Persistent pain can be a problem for about 1/3 of individuals who have had a mastectomy or lumpectomy. If you or someone you know has ongoing pain after breast cancer surgery it is important to determine what is the cause of your pain.
Persistent pain can be a problem for about 1/3 of individuals who have had a mastectomy or lumpectomy. (1) Often when pain lasts longer than expected after breast surgery it is called “Post Mastectomy Pain Syndrome” (PMPS). One such cause of PMPS is thought to be nerve injury as a result of the surgery, however, there may be other factors that contribute to PMPS. One commonly considered cause of persistent pain after breast surgery is myofascial pain. (1, 2). This type of pain is due to issues in the muscles, connective tissue, or fascia. Myofascial trigger points are localized painful spots in the muscle within a tight band in the muscle. Most often myofascial pain is related to these active myofascial trigger points. These trigger points can be painful if compressed or over stressed and can also cause referred pain (6).
A 2010 study found that 44% of women who had breast cancer surgery developed myofascial pain at a one year follow up (2).
Another study (3), found significantly more active trigger points in the neck and shoulder muscles of women who had breast cancer surgery compared to women who had breast cancer but did not have surgery. This helps understand the possible link there may be between myofascial trigger points and breast cancer surgery.
While medication is often used to help manage PMPS, physiotherapy can also play an important role in reducing myofascial pain. There is good research to suggest that stretching, strengthening, and cardiovascular exercise, as well as hands-on treatments such as myofascial release, dry needling, acupuncture, and transcutaneous electrical stimulation (TENS) can be very effective in helping reduce myofascial pain (4,5,6,7,8,9). Physiotherapists also offer information, posture corrections, and ergonomic modifications as part of the overall treatment planning to help with PMPS. A physiotherapist with experience and expertise in treating cancer related pain can be a great addition to your cancer care team. They can help you understand your pain and assist you in navigating the health care system with respect to oncology.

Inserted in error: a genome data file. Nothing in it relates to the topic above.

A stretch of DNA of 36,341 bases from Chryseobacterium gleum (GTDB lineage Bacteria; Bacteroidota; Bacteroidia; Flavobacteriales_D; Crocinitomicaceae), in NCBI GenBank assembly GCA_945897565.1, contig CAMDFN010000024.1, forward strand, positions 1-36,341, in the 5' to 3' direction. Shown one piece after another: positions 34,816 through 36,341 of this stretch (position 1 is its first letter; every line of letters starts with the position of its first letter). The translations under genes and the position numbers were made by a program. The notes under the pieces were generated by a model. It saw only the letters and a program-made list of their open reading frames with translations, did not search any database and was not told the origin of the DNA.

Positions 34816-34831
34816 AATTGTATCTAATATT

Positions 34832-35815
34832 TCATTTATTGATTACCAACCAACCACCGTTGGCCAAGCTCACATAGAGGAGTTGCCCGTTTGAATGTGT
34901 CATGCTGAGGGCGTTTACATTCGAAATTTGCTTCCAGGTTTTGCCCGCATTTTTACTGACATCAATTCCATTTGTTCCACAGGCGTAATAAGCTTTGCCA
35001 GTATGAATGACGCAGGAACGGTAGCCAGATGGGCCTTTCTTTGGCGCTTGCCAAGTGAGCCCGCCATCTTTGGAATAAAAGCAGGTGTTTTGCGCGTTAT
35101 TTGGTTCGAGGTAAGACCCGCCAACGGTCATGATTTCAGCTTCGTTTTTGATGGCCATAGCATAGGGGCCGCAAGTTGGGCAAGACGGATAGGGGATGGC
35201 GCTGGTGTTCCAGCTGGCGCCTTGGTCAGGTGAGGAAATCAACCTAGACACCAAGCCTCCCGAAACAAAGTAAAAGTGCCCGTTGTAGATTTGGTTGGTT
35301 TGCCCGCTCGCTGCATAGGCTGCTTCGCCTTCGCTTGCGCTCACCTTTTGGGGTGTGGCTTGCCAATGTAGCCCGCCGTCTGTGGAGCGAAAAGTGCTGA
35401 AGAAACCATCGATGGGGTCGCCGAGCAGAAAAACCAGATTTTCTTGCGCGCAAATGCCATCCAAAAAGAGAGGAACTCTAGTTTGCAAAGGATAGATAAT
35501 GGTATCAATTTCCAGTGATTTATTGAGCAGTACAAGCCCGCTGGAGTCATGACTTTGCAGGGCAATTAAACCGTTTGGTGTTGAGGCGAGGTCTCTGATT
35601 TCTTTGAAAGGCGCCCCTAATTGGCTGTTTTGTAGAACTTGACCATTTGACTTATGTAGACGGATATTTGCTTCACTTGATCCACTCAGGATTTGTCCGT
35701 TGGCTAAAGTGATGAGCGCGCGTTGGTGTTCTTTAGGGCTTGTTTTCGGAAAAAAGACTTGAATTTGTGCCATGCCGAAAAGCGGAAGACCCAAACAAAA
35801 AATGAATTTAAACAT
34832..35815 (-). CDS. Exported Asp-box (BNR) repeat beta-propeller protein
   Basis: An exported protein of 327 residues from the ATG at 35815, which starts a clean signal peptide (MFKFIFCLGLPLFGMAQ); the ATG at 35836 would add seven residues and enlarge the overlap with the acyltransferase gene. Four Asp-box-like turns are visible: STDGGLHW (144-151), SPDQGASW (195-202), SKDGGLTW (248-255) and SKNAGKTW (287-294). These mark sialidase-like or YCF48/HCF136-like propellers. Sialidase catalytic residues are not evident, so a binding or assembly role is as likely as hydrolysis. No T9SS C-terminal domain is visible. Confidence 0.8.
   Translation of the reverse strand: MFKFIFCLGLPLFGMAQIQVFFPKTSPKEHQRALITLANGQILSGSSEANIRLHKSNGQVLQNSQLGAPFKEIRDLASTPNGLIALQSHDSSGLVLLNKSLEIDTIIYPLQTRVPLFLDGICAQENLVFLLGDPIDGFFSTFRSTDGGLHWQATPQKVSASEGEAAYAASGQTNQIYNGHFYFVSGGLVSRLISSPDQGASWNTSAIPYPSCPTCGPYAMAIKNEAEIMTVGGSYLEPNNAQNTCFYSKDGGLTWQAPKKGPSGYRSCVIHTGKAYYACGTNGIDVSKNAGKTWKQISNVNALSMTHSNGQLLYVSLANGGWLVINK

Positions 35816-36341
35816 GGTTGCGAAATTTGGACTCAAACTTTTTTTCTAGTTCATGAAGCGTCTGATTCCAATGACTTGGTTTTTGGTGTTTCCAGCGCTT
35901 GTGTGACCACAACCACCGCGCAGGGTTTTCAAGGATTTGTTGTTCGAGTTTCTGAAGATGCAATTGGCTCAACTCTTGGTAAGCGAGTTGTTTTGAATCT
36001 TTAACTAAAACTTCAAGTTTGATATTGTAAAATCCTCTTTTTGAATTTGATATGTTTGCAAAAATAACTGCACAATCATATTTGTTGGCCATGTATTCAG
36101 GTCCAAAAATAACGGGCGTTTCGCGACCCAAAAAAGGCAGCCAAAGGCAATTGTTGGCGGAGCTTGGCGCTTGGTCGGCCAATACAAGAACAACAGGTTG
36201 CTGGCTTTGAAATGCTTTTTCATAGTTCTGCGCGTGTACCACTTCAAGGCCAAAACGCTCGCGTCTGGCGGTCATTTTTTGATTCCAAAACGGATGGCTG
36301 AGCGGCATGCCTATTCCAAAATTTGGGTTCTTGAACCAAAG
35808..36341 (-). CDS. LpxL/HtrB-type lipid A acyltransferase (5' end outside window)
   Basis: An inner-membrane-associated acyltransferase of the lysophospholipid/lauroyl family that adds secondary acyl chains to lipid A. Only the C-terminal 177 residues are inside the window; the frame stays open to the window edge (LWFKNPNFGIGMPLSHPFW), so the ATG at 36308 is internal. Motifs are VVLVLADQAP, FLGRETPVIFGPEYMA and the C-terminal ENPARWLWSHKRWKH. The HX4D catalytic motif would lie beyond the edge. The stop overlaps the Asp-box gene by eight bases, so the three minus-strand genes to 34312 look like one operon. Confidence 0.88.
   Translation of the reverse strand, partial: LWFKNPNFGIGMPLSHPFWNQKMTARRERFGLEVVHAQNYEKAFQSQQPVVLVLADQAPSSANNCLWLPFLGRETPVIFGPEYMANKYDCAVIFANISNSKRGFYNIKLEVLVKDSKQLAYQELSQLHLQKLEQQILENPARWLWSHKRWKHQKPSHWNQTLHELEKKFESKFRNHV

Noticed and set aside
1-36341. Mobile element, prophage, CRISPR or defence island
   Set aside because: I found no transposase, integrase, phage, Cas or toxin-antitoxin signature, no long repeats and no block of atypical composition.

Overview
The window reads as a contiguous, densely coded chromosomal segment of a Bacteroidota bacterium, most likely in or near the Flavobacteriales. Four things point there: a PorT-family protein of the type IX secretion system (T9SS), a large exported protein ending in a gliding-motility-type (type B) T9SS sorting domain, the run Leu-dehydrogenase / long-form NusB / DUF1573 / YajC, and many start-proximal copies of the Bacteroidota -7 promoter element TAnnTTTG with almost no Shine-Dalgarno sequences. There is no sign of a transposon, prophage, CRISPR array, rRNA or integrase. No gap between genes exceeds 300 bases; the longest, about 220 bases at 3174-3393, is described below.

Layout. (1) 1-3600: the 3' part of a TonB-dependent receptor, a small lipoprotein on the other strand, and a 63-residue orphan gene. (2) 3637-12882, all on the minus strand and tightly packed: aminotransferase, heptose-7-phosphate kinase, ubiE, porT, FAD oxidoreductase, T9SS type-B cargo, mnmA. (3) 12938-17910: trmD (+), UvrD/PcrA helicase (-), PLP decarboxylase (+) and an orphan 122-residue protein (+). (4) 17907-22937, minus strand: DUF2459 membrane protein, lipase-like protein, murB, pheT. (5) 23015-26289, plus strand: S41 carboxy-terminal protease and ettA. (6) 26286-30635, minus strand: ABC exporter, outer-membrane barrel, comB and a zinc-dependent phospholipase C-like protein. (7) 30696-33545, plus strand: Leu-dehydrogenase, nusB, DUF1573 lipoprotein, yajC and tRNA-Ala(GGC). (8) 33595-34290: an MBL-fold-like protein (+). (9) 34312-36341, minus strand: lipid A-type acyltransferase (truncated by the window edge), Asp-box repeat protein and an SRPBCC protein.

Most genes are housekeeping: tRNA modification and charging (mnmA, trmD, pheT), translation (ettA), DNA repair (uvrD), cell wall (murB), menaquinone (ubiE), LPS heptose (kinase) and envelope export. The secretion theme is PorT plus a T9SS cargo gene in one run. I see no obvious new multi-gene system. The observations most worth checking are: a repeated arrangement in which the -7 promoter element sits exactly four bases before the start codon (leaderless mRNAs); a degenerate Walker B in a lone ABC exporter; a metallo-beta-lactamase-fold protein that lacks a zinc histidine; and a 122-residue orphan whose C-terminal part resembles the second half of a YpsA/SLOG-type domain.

Persistent pain following breast cancer surgery is not only common, but also concerning to those affected by it. PMPS can cause functional limitations and could possibly impact quality of life. If you or someone you know has ongoing pain after breast cancer surgery it is important to determine what is the cause of your pain. If there is a myofascial component to your pain after breast surgery, physiotherapy can help.
If you are experiencing cancer related pain or concerns, please make an appointment with our women’s health & cancer rehab physiotherapist, Susan Bocchinfuso: https://lakeviewphysio.janeapp.com/locations/lakeview-physio-clinic/book#/staff_member/69